Which all would be fine, if this film seemed to know where it was headed. As things begin to heat up between our two, the film takes on a decidedly ultra-bleak comedic running gag that implies that in Jee-woon's world, Kyung-chul is far from the only sadistic murderer-type to roam the countryside. In one of the film's more truly jaw-dropping moments, this is established in no uncertain terms, and returns to this well soon after for a wildly unnecessary narrative cul-de-sac in an already drawn out second act. While all of this is beautifully executed by Jee-woon, and his crew, the film continually wants to not only have its cake and eat it, it wants the whole darn shop with it. By the finale, everything seems all too exhausted for any kind of satisfactory resolution. Perhaps this was intended, but it really feels like that second act really took the momentum out before any kind of home stretch. So we have a film that essentially blows its wad far too early, and leaves one ready to be done with these films. It really is time to move on.

                               Jee-woon, now considered an internationally recognized filmmaker of considerable talent, and almost hot off the success of his Raiders Of The Lost Ark meets The Man With No Name saga, The Good The Bad The Weird is now in a position to pretty much make any movie he wishes it seems.(my personal favorite still being A Tale Of Two Sisters) And the idea that THIS was the film he had in mind may only make one think of just how rough that previous shoot, and post period was. Because it's pretty clear from this film that a volcano of rage had been lying dormant for sometime, just itching for the moment to blow. It's the only way one can reconcile with what we have here. And before one imagines that I checked out with the film, or am ready to dismiss this as a completely sadistic misfire, I would like to remind folks that not too long ago I gave favorable reviews to several truly dark French horror films in the past. In fact, I occasionally enjoy a good endurance test. Nothing wrong with a good, ferocious gut-check once in a while. And while I Saw The Devil flirts with some of humanity's worst attributes to mixed results, it is still a technical triumph. Few films today feel as new as South Korea's, and Jee-woon's sandbox is a truly beauful sandbox- even if the box is littered with viscera & troubling ideas.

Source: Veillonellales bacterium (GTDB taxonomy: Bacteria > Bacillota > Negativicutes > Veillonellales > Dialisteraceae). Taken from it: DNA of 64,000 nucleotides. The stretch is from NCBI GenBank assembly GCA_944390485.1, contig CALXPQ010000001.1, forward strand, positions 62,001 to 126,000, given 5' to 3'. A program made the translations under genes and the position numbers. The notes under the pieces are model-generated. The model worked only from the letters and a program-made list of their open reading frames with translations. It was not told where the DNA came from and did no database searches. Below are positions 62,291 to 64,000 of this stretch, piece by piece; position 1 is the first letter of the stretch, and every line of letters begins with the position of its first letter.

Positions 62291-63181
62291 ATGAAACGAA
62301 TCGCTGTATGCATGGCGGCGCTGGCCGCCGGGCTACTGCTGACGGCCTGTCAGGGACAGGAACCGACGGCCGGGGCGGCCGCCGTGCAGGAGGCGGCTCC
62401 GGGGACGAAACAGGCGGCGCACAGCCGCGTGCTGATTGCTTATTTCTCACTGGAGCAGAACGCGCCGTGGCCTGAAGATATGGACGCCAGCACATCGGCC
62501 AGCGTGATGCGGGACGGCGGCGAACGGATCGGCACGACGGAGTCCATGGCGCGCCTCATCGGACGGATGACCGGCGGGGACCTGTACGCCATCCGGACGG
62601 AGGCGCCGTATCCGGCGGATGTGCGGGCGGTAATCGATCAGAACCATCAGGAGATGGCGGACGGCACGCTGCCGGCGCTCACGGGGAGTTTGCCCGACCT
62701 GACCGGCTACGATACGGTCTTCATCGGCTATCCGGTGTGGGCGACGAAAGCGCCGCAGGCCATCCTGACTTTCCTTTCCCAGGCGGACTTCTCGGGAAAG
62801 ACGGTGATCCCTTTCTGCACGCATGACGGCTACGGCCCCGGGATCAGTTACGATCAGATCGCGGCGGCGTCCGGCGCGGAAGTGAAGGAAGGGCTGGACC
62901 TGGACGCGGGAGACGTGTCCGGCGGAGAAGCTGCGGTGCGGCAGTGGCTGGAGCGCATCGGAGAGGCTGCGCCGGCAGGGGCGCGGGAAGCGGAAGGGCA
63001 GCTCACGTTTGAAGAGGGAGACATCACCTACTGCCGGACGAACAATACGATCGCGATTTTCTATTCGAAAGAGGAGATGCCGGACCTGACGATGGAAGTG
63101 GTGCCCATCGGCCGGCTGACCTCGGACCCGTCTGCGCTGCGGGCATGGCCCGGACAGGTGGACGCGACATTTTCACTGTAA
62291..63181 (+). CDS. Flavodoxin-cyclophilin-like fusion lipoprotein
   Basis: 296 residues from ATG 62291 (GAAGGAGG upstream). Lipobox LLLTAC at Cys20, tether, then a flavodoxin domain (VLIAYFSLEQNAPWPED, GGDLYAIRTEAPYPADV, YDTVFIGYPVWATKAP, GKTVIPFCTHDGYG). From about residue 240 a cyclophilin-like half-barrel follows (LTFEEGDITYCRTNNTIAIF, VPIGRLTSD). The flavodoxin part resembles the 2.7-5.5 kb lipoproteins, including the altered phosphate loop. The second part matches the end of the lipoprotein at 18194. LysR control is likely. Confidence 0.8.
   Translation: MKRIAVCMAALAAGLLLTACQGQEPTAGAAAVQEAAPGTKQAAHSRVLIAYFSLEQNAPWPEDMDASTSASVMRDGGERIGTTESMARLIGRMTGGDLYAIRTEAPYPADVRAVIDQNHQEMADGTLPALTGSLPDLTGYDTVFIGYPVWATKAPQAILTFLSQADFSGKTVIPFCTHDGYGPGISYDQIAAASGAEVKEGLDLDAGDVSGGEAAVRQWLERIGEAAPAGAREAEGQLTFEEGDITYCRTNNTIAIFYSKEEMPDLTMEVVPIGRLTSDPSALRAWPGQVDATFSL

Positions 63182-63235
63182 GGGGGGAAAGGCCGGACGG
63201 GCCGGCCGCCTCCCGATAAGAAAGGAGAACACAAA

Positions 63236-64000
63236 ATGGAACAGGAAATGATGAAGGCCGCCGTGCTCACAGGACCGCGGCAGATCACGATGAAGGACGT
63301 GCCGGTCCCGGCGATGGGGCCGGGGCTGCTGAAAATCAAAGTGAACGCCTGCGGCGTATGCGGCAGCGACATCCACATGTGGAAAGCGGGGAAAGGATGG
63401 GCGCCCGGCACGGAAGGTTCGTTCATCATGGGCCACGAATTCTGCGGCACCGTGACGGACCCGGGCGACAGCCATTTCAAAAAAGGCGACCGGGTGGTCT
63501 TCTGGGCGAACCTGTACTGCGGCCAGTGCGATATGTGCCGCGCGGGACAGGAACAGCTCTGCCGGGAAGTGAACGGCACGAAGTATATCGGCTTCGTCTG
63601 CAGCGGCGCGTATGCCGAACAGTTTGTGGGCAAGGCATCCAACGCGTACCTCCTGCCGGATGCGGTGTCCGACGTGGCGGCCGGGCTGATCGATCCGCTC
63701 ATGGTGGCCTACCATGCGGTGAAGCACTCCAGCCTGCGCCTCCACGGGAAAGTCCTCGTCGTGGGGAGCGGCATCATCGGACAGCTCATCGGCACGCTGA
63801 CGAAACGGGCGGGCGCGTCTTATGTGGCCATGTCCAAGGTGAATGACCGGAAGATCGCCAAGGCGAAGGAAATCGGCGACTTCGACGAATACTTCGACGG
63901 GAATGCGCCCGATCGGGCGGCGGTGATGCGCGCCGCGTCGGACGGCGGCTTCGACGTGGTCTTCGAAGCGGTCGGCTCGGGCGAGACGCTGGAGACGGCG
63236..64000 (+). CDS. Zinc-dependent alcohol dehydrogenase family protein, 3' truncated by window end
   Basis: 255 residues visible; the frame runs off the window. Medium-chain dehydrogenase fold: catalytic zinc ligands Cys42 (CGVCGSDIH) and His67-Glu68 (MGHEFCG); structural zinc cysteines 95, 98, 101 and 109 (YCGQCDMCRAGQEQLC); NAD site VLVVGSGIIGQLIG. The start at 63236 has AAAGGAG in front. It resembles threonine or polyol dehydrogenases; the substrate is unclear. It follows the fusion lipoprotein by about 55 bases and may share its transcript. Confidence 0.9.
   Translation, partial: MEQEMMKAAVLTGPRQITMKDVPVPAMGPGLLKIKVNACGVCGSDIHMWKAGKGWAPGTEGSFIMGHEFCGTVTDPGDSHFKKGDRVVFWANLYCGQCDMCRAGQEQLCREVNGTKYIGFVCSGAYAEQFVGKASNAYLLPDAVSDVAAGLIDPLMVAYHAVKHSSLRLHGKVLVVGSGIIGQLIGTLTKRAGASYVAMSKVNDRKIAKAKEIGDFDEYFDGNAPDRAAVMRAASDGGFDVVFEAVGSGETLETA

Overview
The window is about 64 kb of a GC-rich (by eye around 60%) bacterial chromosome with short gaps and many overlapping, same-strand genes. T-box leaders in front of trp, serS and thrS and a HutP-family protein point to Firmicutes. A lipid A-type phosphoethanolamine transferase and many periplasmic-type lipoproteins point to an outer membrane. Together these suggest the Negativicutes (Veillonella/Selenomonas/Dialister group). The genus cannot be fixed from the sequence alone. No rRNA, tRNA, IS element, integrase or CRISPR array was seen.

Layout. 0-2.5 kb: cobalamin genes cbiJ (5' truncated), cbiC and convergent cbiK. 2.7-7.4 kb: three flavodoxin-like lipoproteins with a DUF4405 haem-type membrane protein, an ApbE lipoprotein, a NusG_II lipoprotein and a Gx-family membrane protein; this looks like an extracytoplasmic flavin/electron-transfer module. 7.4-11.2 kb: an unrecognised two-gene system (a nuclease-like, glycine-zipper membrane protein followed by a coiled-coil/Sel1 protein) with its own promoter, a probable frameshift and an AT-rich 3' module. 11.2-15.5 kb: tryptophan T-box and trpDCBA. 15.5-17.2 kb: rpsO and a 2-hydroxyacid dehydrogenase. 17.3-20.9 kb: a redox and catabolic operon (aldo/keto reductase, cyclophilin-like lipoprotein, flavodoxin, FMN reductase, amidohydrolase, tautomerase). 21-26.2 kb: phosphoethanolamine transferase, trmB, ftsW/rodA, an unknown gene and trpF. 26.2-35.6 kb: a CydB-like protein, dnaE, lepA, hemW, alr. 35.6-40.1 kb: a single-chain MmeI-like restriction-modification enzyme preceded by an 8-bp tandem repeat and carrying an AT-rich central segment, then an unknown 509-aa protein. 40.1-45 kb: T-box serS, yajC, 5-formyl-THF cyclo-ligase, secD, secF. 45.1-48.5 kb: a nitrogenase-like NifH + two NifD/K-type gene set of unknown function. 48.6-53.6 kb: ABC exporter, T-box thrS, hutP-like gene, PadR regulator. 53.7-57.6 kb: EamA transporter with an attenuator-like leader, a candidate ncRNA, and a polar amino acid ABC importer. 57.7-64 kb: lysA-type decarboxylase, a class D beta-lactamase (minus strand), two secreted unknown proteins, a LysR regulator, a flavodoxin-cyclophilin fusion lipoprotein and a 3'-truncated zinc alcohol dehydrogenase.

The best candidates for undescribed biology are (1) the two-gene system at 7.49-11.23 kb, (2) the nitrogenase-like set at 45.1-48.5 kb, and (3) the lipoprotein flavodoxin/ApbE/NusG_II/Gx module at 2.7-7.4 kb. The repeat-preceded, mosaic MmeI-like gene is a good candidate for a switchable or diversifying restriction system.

Sunday, June 19, 2011

Movie Memories With Dad - A Father's Day Special

                            Now here's a day I hardly get a chance to share words regarding. Aside from the fact that it tends to land on Sundays, making it a little trickier than normal to get anything posted, it's also a challenge to find a novel angle from which to take it. So I've just decided that it should really be all about simplicity, and just share some paternal movie memories. A means to perhaps illustrate where all of this madness began in the first place seems perfect, actually. Because when everything is said & done, the nucleus of my love of myths & larger than life characters belong to those days that came every two weeks, when visitation times with my dad took place.